Justice and Death


The Old Testament reading today from Malachi is short – it’s only two verses – but it really packs a punch, doesn’t it?

Lo, the day is coming when all the proud and all evildoers will be stubble. But for you who fear my name, there will arise the sun of justice with its healing rays.

And we cannot look to the Gospel for a message of sweetness and mercy, for from the mouth of Our Lord comes the promise of destruction, earthquakes, famine, false prophets, and persecution even unto death.

So, what should we think about having read these words of warning? I want us to think about what justice means and what death means. When we have the right understanding of justice and death, then we can better understand how to respond to the Scripture we read today.

Justice is a word we use often. We have a Justice Department in the government, and we have people fighting for social justice. Much of the time, the working definition of justice is “getting what’s coming to you.” When another driver zooms past us right through a stoplight and then we see that a policeman goes after him with the blue lights flashing, we think to ourselves, “Now that’s sweet justice.” Whenever there is a big oil spill, people will argue that a massive fine should be paid in the name of ecological justice. It’s a fairly simple equation that something bad happened, and somebody should be made to pay to balance the scales of justice.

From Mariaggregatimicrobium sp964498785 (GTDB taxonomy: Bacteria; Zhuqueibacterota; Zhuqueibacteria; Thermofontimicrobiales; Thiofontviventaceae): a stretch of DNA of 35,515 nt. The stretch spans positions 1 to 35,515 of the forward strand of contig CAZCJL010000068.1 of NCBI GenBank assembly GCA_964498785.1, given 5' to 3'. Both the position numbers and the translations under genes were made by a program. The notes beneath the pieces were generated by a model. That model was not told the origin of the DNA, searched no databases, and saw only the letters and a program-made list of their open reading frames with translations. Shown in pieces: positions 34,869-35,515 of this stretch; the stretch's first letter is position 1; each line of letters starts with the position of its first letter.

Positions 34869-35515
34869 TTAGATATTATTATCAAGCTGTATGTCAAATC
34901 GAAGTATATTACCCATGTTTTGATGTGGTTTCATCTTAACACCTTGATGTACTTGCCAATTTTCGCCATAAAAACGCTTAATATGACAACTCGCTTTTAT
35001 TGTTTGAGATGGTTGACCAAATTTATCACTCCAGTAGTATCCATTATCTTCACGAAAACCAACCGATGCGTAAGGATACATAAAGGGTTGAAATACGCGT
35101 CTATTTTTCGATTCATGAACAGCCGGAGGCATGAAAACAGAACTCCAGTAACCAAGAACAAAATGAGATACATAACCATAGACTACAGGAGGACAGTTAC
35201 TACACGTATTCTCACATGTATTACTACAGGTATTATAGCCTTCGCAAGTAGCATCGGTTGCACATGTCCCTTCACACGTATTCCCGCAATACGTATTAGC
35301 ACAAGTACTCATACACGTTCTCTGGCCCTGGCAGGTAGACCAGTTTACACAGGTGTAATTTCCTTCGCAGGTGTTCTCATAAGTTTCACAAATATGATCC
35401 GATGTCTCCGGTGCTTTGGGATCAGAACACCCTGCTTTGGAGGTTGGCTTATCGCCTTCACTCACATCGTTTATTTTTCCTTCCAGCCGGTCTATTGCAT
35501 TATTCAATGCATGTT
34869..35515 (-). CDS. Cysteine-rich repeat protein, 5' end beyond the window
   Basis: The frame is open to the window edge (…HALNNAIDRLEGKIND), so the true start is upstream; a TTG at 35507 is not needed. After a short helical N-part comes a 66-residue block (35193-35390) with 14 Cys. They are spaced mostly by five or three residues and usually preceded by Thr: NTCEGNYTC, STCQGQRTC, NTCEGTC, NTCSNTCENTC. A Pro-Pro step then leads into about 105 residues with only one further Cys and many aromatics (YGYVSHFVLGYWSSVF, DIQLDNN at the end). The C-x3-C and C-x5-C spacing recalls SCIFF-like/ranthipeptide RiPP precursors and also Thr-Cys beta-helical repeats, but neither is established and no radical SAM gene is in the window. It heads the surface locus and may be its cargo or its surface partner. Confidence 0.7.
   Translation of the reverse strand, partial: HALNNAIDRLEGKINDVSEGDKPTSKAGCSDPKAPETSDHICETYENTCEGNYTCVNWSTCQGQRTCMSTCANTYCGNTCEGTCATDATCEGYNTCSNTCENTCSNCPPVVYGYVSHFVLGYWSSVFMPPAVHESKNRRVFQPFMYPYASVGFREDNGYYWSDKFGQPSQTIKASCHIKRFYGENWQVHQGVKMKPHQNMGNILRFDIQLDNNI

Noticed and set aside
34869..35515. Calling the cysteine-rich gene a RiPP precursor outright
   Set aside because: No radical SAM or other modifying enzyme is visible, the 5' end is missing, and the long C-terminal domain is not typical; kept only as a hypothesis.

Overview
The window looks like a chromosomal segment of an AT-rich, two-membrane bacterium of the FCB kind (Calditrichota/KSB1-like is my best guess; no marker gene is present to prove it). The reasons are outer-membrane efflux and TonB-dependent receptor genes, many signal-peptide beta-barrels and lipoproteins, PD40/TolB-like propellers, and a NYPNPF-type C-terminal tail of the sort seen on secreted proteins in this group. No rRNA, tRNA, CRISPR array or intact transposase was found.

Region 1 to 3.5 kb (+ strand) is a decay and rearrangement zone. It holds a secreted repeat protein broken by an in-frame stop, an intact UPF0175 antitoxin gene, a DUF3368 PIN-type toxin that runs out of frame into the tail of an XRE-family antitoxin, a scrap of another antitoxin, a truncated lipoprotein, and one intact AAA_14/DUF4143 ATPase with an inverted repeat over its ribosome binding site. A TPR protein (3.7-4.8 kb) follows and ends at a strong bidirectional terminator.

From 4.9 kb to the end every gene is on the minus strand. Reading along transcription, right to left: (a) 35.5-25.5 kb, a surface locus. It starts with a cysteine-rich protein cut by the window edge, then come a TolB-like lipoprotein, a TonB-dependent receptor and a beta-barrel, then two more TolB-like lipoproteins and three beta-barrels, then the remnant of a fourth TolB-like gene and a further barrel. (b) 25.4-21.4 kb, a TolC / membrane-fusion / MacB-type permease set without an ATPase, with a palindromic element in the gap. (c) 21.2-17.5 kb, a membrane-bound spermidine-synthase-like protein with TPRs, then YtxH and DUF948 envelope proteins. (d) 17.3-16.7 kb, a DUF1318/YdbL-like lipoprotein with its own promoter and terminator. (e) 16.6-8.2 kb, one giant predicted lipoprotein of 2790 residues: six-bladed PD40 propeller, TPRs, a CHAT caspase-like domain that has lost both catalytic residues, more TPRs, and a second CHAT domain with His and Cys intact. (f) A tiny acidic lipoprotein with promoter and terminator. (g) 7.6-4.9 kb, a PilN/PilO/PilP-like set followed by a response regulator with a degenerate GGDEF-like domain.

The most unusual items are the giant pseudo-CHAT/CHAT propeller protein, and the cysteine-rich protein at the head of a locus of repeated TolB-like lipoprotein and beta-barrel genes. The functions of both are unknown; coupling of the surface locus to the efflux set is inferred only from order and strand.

That is not really the definition of justice that we use in the Christian church. Justice is defined as, “giving to God and others what is due.” Why does God come first? He comes first because Christians know that everything in existence came as a gift from God. As we say in the Creed as Mass, “he made Heaven and Earth.” If God gave us everything, then really everything should be returned to Him. That is his due. Just as it is true that any sin against another person is ultimately a sin against God, any injustice done to another person is ultimately an injustice done to God. We argue that the right to life is not only an issue between the mother and the child but ultimately an issue between God and Man because God gave life to Man and only God can rightfully take it back. That’s why our pro-life position is life from conception to natural death. There can be no true justice between human beings if there is no foundation of Godly justice. We cannot have justice if God is not in the picture.